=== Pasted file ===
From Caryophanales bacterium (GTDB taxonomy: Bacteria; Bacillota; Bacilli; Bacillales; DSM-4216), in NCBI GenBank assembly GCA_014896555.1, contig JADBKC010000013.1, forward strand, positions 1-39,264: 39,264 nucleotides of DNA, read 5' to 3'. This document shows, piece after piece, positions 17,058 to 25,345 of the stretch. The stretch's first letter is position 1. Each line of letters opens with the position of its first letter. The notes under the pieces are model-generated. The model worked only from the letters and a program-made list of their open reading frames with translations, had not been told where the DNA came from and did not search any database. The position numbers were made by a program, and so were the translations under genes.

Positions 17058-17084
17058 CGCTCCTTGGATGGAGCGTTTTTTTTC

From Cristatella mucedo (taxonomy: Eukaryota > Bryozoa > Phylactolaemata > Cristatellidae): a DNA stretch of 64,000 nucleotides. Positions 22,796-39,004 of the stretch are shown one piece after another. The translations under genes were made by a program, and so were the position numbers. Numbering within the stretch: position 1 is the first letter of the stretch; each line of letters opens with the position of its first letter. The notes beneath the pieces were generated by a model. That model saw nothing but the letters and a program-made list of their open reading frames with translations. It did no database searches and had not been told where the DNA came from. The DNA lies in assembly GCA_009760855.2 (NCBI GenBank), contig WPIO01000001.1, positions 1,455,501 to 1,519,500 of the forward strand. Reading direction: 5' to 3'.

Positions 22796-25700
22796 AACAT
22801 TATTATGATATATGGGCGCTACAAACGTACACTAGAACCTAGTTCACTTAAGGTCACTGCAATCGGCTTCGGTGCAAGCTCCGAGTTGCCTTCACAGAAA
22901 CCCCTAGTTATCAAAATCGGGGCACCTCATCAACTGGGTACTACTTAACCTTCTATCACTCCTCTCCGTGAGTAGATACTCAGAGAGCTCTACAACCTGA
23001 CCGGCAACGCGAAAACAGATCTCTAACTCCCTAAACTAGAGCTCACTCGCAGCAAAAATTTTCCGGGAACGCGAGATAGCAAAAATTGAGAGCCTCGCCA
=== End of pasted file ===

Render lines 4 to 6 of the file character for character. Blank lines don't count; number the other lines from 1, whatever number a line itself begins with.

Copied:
From Cristatella mucedo (taxonomy: Eukaryota > Bryozoa > Phylactolaemata > Cristatellidae): a DNA stretch of 64,000 nucleotides. Positions 22,796-39,004 of the stretch are shown one piece after another. The translations under genes were made by a program, and so were the position numbers. Numbering within the stretch: position 1 is the first letter of the stretch; each line of letters opens with the position of its first letter. The notes beneath the pieces were generated by a model. That model saw nothing but the letters and a program-made list of their open reading frames with translations. It did no database searches and had not been told where the DNA came from. The DNA lies in assembly GCA_009760855.2 (NCBI GenBank), contig WPIO01000001.1, positions 1,455,501 to 1,519,500 of the forward strand. Reading direction: 5' to 3'.

Positions 22796-25700
22796 AACAT